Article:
Health Canada has Clarified the approach taken by its Medical
Devices Bureau to Classify Patient Management Software as Either A
Class I Or A Class II Medical Device.
Classifying Software As A Medical Device
Not all patient management software will fit the definition of a
medical device under Canada's Medical Devices
Regulations (the Regulations), which regulate the sale of
these devices. To be designated as a medical device, the software
must be intended (as stated on the manufacturer's label) to be
used for one of the medical purposes set out in the definition of a
device in Canada's Food and Drugs Act – for
example, for use in the diagnosis, treatment, mitigation or
prevention of a disease, disorder or abnormal physical state, or
Classifying Software as a Class I or Class
Whether patient management software is a Class I or Class II
medical device affects its associated regulatory requirements and
obligations. Class I medical devices have a lower perceived risk
profile and a lower regulatory burden than Class II medical
devices. Class I medical devices do not require registration before
they are sold, although they are subject to certain other
The notice that provides the clarification and updates a notice
released in August 2009 states that "[a]ny patient management
software used only for storing, acquiring, transferring or viewing
data or images is considered a Class I medical
device."1 Software that is used for the purpose of
monitoring a physiological condition, state of health, illness or
congenital deformity will be classified as a Class II medical
device. According to the updated notice, Class II medical device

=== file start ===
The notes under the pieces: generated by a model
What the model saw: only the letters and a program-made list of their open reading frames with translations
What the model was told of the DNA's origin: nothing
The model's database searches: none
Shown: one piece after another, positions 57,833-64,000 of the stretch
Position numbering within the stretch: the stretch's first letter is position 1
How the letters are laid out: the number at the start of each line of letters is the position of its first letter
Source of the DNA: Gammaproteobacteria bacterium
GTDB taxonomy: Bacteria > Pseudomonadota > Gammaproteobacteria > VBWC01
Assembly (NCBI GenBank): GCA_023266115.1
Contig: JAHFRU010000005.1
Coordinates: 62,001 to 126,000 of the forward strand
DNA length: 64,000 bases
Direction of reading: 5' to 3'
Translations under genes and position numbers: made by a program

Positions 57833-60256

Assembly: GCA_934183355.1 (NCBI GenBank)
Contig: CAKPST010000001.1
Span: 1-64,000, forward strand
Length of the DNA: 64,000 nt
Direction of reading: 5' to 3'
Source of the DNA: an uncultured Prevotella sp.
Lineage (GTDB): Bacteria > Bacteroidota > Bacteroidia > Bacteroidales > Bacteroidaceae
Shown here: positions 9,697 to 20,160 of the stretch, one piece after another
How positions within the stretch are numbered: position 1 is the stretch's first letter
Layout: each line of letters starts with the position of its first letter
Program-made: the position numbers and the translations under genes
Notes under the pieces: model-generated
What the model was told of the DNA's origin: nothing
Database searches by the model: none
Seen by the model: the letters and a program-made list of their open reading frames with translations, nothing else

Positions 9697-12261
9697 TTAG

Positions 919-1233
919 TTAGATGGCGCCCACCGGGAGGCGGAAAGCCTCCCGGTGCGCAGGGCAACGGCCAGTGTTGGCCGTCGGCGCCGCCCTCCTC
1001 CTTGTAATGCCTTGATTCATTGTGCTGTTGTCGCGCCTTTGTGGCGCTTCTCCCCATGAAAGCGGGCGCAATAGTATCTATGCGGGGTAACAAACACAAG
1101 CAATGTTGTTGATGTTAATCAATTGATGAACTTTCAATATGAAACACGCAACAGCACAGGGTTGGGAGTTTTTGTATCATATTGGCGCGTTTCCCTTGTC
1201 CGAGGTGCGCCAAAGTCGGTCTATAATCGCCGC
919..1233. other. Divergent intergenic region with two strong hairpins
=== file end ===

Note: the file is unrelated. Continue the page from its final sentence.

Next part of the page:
software can include patient management software that is
"involved in data manipulation, data analysis, data editing,
image generation, determination of measurements, graphing, flagging
of results, identifying a region of interest or performing
calculations" if the calculations directly affect diagnosis
and/or treatment of a patient.
The earlier notice stated that a Class II medical device may be
involved in the "transfer of data." However, this term
created uncertainty since most software transfers data in some
manner – for example, to a server for back-up storage
Application of Regulations to Open-Source
The updated notice provides that the Regulations also apply to
open-source software (which in most cases is available to users at
no cost2). The onus is on the user of the open-source
software to ensure that the software is properly licensed, and the
notice states that "the user will be liable for any unlicensed
software." Health Canada's approach, as evidenced by this
notice, is that it will look to the manufacturer, importer and/or
distributor of the patient management software to ensure that any
incorporated opensource software complies with the Regulations.
Bringing Your Software into Compliance
Health Canada has suggested that all manufacturers determine the
classification of their patient software (i.e., Class I or Class
II) by June 15, 2010. It has indicated it will be focusing its
compliance efforts on patient management software in early 2011,
first focusing on Class I patient management software in early 2011
and then on Class II patient management software in late 2011.
Health Canada is expected to soon publish "Frequently Asked
Questions" to provide additional guidance on the
classification of patient management software.
Software license agreements generally require the customer to pay fees for the software license and related services, which fees are usually based upon the duration of the license and the manner in which the customer is allowed to use the software, together with applicable taxes and withholdings.
In less than nine months, on July 1, 2017, persons affected by a contravention of Canada's anti-spam legislation will be able to invoke a private right of action to sue for compensation and potentially substantial statutory damages.
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